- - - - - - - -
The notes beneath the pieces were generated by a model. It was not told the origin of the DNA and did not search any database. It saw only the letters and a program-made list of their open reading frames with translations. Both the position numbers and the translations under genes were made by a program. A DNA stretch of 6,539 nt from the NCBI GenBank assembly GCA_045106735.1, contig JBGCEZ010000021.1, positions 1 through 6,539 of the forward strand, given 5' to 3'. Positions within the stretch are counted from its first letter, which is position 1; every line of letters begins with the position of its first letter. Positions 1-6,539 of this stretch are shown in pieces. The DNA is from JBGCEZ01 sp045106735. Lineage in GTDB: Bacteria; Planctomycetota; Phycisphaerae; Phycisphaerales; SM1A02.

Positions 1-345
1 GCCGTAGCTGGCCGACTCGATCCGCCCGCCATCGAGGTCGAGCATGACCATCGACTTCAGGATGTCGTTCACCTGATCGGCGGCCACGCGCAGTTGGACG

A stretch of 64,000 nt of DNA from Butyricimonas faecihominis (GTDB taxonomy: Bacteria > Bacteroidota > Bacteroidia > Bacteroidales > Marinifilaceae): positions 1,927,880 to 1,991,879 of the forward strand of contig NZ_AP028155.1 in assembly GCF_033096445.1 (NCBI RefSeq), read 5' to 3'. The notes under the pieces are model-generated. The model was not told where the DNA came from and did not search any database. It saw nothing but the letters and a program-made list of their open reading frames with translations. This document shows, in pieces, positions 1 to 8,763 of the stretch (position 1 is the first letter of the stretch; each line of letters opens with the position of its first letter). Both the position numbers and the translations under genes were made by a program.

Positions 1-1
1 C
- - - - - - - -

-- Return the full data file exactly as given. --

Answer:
The notes beneath the pieces were generated by a model. It was not told the origin of the DNA and did not search any database. It saw only the letters and a program-made list of their open reading frames with translations. Both the position numbers and the translations under genes were made by a program. A DNA stretch of 6,539 nt from the NCBI GenBank assembly GCA_045106735.1, contig JBGCEZ010000021.1, positions 1 through 6,539 of the forward strand, given 5' to 3'. Positions within the stretch are counted from its first letter, which is position 1; every line of letters begins with the position of its first letter. Positions 1-6,539 of this stretch are shown in pieces. The DNA is from JBGCEZ01 sp045106735. Lineage in GTDB: Bacteria; Planctomycetota; Phycisphaerae; Phycisphaerales; SM1A02.

Positions 1-345
1 GCCGTAGCTGGCCGACTCGATCCGCCCGCCATCGAGGTCGAGCATGACCATCGACTTCAGGATGTCGTTCACCTGATCGGCGGCCACGCGCAGTTGGACG

A stretch of 64,000 nt of DNA from Butyricimonas faecihominis (GTDB taxonomy: Bacteria > Bacteroidota > Bacteroidia > Bacteroidales > Marinifilaceae): positions 1,927,880 to 1,991,879 of the forward strand of contig NZ_AP028155.1 in assembly GCF_033096445.1 (NCBI RefSeq), read 5' to 3'. The notes under the pieces are model-generated. The model was not told where the DNA came from and did not search any database. It saw nothing but the letters and a program-made list of their open reading frames with translations. This document shows, in pieces, positions 1 to 8,763 of the stretch (position 1 is the first letter of the stretch; each line of letters opens with the position of its first letter). Both the position numbers and the translations under genes were made by a program.

Positions 1-1
1 C